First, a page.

World Policy Review had a pretty good three part investigative series that delves into the question of why Somali-American youth in Minnesota would be susceptible to appeals to go fight in Somalia.
Here’s an excerpt from Part II:
For protection and justice, many young Somalis turn to gangs with names like the “Hot Boyz” and the “Somali Mafia.” Minneapolis community organizer Shukri Adan estimated in a report to the city that between 400 and 500 Somali youths are in gangs, according to the Associated Press.
What’s striking is the similarity between the Somali gangs and Shabab, which not coincidentally means “youth” in Arabic. Like the Somali gangs in Minneapolis, Shabab originally formed to defend innocent victims of violent crime, before evolving into the armed wing of an Islamic political movement from which it subsequently split. Today, the group mainly functions as a loose alliance of mercenaries, religious zealots, criminals and, yes, street gangs.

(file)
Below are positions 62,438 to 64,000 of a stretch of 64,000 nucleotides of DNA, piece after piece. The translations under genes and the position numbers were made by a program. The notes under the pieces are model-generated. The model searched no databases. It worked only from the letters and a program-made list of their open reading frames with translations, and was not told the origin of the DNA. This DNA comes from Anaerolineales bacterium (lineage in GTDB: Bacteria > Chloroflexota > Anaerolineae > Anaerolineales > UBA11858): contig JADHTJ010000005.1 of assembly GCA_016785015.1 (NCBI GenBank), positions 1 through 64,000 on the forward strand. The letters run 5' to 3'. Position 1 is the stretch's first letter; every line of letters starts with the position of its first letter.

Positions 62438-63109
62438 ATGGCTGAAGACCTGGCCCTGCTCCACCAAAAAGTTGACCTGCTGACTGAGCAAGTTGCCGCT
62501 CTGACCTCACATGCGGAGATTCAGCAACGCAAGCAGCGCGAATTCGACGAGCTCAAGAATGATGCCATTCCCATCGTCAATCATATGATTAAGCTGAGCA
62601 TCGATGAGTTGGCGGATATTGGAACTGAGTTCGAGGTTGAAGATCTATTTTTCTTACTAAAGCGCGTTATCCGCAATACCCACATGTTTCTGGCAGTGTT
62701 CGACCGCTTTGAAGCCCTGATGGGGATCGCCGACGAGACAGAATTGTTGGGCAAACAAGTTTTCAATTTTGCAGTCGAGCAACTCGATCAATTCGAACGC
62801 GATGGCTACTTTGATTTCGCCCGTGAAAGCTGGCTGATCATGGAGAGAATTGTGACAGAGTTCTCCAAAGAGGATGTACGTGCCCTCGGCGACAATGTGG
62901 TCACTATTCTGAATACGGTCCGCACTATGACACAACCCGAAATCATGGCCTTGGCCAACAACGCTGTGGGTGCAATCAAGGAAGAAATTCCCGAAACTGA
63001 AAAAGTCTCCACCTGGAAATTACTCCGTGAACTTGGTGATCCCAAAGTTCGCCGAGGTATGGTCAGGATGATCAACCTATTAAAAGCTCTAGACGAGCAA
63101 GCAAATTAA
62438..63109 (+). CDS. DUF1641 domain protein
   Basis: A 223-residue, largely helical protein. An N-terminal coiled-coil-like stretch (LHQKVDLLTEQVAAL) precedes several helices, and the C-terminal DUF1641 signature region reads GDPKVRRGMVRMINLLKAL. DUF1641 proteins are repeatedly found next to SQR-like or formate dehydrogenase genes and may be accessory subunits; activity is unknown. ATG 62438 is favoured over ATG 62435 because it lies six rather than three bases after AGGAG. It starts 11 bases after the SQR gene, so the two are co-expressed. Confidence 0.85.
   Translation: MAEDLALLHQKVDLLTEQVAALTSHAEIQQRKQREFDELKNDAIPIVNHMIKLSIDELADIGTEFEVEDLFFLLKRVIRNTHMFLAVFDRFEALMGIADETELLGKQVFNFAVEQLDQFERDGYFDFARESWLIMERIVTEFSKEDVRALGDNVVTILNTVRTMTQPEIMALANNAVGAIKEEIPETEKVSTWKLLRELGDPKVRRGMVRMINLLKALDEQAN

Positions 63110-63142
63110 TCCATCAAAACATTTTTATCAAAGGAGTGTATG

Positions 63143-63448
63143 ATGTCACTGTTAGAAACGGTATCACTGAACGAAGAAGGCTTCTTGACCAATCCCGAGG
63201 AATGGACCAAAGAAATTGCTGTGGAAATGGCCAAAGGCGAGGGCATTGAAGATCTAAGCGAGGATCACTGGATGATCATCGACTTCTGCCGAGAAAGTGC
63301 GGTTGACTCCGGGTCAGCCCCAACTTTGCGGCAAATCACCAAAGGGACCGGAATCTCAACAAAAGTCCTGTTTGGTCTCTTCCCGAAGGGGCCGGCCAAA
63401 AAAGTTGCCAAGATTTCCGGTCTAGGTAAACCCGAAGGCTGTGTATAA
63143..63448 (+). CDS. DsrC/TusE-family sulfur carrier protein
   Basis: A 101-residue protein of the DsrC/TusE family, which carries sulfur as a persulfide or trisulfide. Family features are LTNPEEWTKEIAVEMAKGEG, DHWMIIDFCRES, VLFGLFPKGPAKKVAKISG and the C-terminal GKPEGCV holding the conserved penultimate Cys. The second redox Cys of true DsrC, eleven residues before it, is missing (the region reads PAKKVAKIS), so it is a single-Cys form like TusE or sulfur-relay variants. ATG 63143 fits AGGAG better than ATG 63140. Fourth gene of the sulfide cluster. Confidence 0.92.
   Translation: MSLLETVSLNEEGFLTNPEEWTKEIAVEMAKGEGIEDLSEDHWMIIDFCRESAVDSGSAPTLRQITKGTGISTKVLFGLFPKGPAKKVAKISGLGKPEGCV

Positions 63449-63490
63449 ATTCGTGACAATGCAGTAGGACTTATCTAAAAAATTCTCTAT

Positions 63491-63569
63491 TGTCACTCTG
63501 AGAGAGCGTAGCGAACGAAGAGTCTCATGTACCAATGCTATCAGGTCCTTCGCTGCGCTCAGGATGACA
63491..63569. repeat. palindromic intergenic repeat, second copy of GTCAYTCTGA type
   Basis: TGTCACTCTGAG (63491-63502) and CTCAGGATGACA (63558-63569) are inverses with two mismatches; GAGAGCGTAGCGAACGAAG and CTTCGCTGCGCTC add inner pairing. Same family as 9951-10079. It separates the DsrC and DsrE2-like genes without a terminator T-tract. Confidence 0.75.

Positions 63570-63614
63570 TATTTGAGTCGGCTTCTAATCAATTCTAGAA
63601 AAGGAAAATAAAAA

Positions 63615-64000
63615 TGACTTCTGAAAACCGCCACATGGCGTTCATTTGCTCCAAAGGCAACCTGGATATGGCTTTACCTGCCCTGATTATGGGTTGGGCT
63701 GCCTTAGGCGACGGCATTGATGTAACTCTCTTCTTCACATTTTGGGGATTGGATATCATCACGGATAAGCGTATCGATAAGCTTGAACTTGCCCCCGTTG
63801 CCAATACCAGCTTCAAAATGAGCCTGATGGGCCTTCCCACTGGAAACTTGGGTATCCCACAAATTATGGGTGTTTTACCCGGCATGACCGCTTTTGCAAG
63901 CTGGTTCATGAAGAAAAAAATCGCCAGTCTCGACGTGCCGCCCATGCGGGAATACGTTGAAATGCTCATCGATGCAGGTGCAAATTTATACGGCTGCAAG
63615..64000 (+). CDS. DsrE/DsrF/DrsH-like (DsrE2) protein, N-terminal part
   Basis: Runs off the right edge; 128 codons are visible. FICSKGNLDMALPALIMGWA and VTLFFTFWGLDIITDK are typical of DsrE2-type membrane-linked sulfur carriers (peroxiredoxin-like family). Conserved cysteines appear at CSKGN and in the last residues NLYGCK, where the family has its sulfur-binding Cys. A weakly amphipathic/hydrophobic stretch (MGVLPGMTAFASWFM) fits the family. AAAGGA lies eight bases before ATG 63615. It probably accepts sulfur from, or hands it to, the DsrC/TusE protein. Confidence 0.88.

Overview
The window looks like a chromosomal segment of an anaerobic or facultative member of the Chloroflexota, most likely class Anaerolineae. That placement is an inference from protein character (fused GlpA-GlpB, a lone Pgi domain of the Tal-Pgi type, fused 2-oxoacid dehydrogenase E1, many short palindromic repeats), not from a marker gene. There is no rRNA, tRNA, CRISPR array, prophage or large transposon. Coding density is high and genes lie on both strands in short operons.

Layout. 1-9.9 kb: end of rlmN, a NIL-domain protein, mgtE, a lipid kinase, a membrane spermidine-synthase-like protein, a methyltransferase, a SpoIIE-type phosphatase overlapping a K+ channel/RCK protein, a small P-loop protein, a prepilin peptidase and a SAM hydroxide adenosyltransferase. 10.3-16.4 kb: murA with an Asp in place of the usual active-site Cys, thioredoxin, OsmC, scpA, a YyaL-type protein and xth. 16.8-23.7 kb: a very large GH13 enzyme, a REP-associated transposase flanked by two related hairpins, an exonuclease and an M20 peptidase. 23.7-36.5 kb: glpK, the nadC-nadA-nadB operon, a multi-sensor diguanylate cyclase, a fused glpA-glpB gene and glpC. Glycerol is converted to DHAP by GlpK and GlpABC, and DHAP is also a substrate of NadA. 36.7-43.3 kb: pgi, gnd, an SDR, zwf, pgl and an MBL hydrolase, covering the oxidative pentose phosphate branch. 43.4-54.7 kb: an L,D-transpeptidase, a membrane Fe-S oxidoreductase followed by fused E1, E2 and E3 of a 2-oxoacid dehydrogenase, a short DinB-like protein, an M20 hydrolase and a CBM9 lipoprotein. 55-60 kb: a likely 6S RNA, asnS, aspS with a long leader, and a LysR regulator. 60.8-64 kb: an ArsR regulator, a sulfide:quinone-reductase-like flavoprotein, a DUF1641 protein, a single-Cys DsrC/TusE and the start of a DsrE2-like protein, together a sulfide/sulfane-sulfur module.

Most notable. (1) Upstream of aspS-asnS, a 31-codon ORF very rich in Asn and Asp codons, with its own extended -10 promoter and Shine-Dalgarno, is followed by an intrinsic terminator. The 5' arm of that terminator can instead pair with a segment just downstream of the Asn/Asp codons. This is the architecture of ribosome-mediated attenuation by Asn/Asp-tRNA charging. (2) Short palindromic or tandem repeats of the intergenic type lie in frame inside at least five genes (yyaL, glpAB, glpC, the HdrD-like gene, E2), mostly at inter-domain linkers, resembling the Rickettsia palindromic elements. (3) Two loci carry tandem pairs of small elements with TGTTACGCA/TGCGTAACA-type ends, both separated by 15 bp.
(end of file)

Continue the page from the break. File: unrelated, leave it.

During our visit to Mogadishu in November 2007, city residents told us they feared the gangs more than they did any Shabab army, for the gangs would stop cars and steal drivers’ cash and cell phones. Over the years, Shabab has become what it once despised. So, too, have the Somali-American gangs. Formed to protect Somali youths from white violence, the Minnesota gangs are now suspects in a number of killings . . . of Somalis.
For young Somali-Americans already deep into gang culture, the step to joining a group that is, in essence, just a bigger, better-armed and more strictly religious gang, based in another country, is a short one.